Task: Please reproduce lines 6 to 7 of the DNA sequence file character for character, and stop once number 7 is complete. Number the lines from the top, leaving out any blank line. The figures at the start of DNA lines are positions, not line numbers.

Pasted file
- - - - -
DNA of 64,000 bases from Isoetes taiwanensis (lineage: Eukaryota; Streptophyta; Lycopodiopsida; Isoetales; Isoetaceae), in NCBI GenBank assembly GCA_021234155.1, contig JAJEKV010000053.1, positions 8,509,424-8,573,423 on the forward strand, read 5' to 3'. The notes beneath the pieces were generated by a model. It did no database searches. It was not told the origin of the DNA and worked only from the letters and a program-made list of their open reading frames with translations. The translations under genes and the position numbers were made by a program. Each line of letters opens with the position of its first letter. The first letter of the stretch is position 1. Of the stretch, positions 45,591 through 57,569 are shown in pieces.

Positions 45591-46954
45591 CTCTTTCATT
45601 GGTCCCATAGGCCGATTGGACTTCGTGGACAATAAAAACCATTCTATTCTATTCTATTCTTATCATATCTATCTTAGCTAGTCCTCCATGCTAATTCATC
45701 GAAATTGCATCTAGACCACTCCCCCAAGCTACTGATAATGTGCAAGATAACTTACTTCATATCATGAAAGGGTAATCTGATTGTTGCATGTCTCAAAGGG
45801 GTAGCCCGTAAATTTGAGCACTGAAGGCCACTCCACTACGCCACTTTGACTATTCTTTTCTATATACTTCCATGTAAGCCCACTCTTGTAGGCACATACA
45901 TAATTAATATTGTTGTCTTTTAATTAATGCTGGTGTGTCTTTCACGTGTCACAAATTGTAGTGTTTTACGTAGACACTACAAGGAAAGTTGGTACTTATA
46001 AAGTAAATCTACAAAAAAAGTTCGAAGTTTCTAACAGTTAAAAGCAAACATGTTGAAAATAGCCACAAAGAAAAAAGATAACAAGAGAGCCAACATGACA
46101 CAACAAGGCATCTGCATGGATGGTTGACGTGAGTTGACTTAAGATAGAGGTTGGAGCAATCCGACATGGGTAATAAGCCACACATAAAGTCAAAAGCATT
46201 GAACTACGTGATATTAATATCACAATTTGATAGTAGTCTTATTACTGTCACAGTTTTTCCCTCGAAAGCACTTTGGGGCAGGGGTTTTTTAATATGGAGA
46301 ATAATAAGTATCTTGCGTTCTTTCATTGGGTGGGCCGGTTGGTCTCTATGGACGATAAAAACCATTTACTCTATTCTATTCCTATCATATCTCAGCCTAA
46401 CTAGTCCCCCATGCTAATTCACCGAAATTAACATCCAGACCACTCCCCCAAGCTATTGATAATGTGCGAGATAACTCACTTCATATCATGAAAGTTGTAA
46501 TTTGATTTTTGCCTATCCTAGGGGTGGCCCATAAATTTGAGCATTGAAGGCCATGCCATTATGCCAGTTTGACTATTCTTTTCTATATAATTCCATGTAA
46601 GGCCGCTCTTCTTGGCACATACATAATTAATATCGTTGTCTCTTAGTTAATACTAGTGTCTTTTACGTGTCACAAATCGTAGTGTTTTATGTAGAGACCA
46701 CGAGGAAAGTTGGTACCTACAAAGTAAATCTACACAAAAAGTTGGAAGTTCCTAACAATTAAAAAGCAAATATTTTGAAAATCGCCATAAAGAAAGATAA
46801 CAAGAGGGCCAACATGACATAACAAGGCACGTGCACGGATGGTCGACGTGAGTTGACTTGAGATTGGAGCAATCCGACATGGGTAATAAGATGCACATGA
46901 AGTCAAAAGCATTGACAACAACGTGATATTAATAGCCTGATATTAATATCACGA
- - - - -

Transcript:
45801 GTAGCCCGTAAATTTGAGCACTGAAGGCCACTCCACTACGCCACTTTGACTATTCTTTTCTATATACTTCCATGTAAGCCCACTCTTGTAGGCACATACA
45901 TAATTAATATTGTTGTCTTTTAATTAATGCTGGTGTGTCTTTCACGTGTCACAAATTGTAGTGTTTTACGTAGACACTACAAGGAAAGTTGGTACTTATA